Exxon’s Blockbuster Pioneer Merger Needs Biden’s Blessing First

Exxon Mobil Corp. needs approval from the Biden administration before it can take over independent oil and gas producer Pioneer Natural Resources Co. in what would be the world’s biggest deal this year. That might not be such an easy task.

(Bloomberg) — Exxon Mobil Corp. needs approval from the Biden administration before it can take over independent oil and gas producer Pioneer Natural Resources Co. in what would be the world’s biggest deal this year. That might not be such an easy task. 

The US Federal Trade Commission is expected to give the deal, which could be worth as much as $60 billion, a tough look amid the Biden administration’s crusade to clamp down on gasoline prices that have touched on new highs in recent months. President Joe Biden himself has asked the commission to investigate high gas prices and singled out Exxon’s record profits, which surged to $59 billion last year, accusing the company of making “more money than God.”

“This is not exactly a friendly administration,” said Roth MKM analyst Leo Mariani, adding the deal would make Exxon “the largest player” in the area. It’s “the Biden administration versus oil and gas.”

Exxon is still in talks over the transaction, which hasn’t been finalized. A deal with Pioneer would represent Exxon’s largest takeover in more than two decades and its biggest since it merged with Mobil Corp. in 1999. The move would unite two of the biggest acreage holders in the Permian Basin of Texas and New Mexico, making Exxon by far the formation’s dominant oil producer with an output of about 1.2 million barrels a day — more than many OPEC nations. It would also extend Exxon’s inventory of top-tier drilling locations in the basin by decades, providing low-cost, low-risk crude well beyond 2050 to feed its giant refinery network on the Gulf Coast.

Read more: Exxon Nears Takeover of Pioneer, Its Biggest Deal Since 1999 

While oil and gas industry deals rarely drew additional antitrust scrutiny in the past, the FTC started taking a closer look at some of them starting in the fall of 2021, when Biden’s pick Lina Khan took over the agency as chair.

“This will get a close look by the FTC,” said Diana Moss, who is vice president and director of competition policy at the Progressive Policy Institute and specializes in antitrust in energy markets. “They absolutely will poke into this.”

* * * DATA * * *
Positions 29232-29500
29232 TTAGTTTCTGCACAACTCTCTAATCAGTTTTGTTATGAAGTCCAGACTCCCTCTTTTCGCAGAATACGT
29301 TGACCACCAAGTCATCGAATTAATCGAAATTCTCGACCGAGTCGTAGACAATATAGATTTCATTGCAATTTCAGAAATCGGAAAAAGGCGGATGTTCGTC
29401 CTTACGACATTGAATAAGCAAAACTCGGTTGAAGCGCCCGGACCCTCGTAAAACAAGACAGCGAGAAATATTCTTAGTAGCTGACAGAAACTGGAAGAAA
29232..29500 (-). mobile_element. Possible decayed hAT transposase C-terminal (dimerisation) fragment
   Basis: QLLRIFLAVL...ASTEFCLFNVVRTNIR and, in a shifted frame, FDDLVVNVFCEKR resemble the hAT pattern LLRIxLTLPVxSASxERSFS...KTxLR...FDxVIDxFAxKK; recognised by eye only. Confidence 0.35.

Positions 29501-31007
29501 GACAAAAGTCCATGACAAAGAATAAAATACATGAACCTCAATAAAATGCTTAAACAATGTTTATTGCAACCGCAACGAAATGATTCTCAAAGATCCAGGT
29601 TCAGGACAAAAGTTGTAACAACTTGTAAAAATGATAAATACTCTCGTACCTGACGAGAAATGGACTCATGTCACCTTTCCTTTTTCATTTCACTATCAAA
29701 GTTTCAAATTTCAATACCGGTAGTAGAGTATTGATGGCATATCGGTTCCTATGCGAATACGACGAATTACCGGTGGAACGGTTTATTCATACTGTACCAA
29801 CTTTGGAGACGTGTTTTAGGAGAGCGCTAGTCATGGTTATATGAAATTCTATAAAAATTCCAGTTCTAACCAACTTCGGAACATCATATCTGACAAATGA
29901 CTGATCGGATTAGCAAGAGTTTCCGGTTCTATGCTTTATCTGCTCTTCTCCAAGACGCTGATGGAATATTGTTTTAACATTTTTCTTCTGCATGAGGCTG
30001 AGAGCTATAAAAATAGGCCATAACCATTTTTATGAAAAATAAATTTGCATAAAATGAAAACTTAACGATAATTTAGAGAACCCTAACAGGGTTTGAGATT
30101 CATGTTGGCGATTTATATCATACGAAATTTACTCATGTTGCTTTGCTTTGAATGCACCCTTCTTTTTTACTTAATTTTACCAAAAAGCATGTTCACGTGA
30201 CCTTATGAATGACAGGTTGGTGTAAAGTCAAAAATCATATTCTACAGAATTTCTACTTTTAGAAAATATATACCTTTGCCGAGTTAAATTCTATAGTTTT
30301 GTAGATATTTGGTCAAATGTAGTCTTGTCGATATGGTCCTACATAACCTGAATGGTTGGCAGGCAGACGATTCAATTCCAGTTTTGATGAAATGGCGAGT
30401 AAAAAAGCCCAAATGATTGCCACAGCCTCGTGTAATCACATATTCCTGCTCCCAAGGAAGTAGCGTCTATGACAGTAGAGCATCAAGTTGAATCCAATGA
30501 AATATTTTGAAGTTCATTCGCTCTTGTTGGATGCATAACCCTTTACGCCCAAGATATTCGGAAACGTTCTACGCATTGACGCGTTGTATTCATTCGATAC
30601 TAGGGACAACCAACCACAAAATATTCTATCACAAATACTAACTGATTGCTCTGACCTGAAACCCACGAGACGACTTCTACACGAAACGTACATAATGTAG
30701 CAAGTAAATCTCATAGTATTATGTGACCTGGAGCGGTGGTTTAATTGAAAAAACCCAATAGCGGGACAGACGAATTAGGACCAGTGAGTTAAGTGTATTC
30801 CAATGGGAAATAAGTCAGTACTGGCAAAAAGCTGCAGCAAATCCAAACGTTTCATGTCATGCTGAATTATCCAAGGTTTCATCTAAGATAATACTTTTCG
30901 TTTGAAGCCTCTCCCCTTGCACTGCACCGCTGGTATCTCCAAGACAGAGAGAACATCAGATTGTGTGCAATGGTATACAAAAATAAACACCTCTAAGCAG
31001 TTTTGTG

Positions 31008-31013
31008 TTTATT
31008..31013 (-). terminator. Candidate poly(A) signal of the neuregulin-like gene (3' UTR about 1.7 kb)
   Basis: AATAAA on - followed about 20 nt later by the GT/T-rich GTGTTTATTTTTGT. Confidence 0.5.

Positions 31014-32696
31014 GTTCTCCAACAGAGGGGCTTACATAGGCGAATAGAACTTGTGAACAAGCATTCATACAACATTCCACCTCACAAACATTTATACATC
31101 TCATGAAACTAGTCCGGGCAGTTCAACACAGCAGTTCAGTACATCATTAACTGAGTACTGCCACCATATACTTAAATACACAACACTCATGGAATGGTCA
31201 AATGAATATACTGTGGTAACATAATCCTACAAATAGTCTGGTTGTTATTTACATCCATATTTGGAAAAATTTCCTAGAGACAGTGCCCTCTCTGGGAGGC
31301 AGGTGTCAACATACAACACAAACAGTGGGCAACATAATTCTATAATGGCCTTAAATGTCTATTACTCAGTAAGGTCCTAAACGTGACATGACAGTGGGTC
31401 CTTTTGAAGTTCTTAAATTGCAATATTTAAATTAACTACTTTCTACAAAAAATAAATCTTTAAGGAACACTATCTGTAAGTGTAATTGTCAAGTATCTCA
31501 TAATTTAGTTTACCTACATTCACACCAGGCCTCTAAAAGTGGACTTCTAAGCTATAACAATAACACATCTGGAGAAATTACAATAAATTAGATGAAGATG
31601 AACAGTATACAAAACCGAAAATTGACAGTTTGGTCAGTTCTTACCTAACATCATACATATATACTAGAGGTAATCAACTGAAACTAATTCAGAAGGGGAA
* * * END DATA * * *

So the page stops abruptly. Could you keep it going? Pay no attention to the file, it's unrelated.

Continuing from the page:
Moss said the Permian Basin is at peak drilling activity and well counts with about 50 companies drilling in the basin. Pioneer is the largest in terms of well counts and barrels per day. She said the FTC is likely to be interested in the dominant position of the combined firm and whether the tie-up increases the likelihood of coordination with the remaining players.

A combined Exxon-Pioneer would have “a market share more than double the next largest rival” in the Permian Basin, she said. With its intensified focus on labor markets, the FTC may also scrutinize how the deal impacts specialized workers such as geologists and petroleum engineers.

The agency conducted an in-depth investigation of private equity firm EnCap Investments LP’s $1.5 billion acquisition of oil and gas producer EP Energy, requiring the companies to sell all of EP’s assets in Utah in March 2022 to obtain antitrust approval.

The FTC also closely scrutinized EQT Corp., the largest US natural gas producer, over its $5.2 billion deal to acquire THQ Appalachia I LLC, a gas producer backed by Quantum Energy Partners, which would become EQT’s largest shareholder and have a seat on EQT’s board. The deal also included XcL Midstream LLC, which owned about 95 miles (153 kilometers) of gas pipelines. 

The antitrust agency required Quantum to give up the board seat in August, but otherwise allowed the deal to move forward.

Chevron Corp. announced a $6.3 billion acquisition of PDC Energy in May 2023. The deal added to Chevron’s assets in Colorado, plus additional acres in the Permian Basin. The FTC declined to conduct an in-depth probe of the deal, and the merger closed in August.

In 2022, the five biggest players — Chevron, ConocoPhillips and Occidental Petroleum Corp. along with Exxon and Pioneer — account for 41.3% of oil production in the Permian Basin, according to Fernando VAlle, an analyst with Bloomberg Intelligence. 

Investment in finding and developing fossil fuels has declined in recent years, especially since the pandemic forced oil majors to rein in spending, slash costs and borrow billions of dollars to pay shareholder dividends. Exxon’s profits surged in 2022 as energy prices jumped following Russia’s invasion of Ukraine. Its stock gained more than 80% last year, providing the financial firepower for a potentially era-defining deal with Pioneer.

“The oil industry has made it clear that they do not want to invest in production, despite high prices,” said Matt Stoller, director of research for American Economic Liberties Project. “Consolidation will make it even easier for them to reduce output and increase prices, which are classic symptoms of reduced competition. Enforcers should investigate this acquisition very carefully.”

Located in western Texas and southeastern New Mexico, Permian, the western hemisphere’s most-prolific oil field, produced 5.65 million barrels of oil per day in the first quarter of 2023, according to statistics compiled by the Dallas Fed. The area accounted for 43.6% of US oil produced in 2022, up from 18.1 percent in 2013, according to the Dallas Fed.

–With assistance from David Wethe.

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